Seven hospitals have been declared “structurally unsound” after being made with “aero bar” concrete – with 156 schools also affected in England so far.

Over the last year, there have been warnings issued about the risk of crumbling ceilings and the consequences it could have after reinforced autoclaved aerated concrete (RAAC) was used by builders from the 1960s to the 1980s.

RAAC was also used to build numerous schools across the country – with 52 deemed at critical risk of collapse leading to closures.

In total, the government says 24 NHS buildings contain RAAC planks but just seven of them have been prioritised for urgent rebuilding work.

The material is said to be structurally weaker than traditional concrete and has been likened to a “chocolate Aero bar” with an expected lifespan of just 30 years.

The West Suffolk Hospital has already been forced to install 27 metal supports under RAAC planks to make it safe.

A report by the National Audit Office (NAO) has revealed 41 hospitals contain the material, including seven with RAAC “present throughout”.

The report reads: “In recent years, the NHS has become aware of a serious issue with its buildings constructed from lightweight RAAC. A number of hospitals still in operation today contain RAAC, including seven which have the material throughout.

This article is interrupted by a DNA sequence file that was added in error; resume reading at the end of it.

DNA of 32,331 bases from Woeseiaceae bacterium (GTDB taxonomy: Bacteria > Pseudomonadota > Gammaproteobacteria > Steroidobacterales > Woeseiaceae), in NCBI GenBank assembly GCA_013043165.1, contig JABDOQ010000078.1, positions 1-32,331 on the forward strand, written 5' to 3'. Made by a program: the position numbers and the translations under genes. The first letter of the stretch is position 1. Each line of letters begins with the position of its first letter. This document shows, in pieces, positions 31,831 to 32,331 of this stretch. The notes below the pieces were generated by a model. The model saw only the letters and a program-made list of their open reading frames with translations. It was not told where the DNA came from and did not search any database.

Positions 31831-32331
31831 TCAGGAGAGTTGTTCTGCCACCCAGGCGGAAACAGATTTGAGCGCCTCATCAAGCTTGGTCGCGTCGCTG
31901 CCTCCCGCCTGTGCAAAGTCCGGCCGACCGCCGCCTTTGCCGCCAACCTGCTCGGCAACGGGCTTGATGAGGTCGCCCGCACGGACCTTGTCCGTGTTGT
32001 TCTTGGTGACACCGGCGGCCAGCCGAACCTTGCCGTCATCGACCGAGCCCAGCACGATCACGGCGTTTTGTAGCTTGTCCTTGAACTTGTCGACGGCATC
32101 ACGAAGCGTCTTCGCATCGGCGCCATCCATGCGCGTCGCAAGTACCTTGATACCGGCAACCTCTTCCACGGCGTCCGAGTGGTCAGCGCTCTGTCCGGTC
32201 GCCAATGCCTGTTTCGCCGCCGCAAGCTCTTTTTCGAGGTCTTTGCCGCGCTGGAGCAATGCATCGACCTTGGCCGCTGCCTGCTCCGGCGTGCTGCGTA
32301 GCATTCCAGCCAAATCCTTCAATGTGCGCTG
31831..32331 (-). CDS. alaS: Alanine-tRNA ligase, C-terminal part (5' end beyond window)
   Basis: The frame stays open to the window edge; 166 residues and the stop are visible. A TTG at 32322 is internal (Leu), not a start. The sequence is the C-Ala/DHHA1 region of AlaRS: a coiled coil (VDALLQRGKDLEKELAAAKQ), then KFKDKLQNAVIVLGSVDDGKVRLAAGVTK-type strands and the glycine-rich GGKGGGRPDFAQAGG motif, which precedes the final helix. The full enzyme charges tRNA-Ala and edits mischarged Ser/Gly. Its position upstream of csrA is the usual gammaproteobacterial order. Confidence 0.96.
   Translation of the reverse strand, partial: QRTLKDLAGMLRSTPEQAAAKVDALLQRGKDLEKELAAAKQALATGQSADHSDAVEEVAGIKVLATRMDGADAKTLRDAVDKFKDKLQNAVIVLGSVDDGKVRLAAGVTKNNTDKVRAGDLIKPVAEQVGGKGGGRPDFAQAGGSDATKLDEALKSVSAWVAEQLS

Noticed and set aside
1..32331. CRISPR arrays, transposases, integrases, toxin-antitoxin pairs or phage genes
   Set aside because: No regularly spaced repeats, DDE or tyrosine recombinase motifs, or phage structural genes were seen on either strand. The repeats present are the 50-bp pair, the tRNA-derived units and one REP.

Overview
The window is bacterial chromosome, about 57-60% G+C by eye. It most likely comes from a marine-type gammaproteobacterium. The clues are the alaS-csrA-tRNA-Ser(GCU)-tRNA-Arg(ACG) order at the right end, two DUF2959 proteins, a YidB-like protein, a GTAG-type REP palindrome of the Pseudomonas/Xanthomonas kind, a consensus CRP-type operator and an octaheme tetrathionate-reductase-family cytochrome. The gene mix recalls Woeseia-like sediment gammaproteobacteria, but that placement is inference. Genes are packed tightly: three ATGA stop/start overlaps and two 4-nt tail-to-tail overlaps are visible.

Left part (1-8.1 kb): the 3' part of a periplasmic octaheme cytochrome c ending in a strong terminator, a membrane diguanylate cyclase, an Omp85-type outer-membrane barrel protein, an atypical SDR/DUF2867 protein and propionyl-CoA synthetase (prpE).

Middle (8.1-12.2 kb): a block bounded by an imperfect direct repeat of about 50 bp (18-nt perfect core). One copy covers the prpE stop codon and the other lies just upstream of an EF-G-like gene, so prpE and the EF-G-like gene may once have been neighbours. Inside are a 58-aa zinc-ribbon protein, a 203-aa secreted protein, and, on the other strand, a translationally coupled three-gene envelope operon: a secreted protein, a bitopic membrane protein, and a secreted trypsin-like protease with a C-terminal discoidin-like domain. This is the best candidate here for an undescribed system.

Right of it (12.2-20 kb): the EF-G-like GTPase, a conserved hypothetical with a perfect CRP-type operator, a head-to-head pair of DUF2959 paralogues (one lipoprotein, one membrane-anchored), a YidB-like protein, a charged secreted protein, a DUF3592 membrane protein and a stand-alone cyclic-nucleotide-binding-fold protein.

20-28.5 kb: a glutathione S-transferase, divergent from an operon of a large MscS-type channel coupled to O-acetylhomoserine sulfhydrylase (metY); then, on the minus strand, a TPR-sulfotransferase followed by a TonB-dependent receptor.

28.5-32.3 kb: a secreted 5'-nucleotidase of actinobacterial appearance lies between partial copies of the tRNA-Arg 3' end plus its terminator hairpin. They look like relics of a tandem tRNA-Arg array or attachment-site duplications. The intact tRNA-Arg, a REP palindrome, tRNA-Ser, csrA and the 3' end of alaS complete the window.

“Since the late 1990s it has become increasingly apparent that the material can become structurally unsound.”

The government has pledged to remove RAAC from the NHS estate by 2035, and has allocated £685 million to mitigate safety risks in the buildings over the next few years.

The rebuilding of these hospitals has been prioritised as part of the government’s ambition to build 40 new hospitals by 2030.

The report says, as a result of this prioritisation, eight hospitals that were originally due to be constructed towards the end of the decade will now be completed after the deadline.

A RAAC beam that collapsed over the summer prompted the government to warn that school buildings known to contain this concrete will have to close or be made safe.

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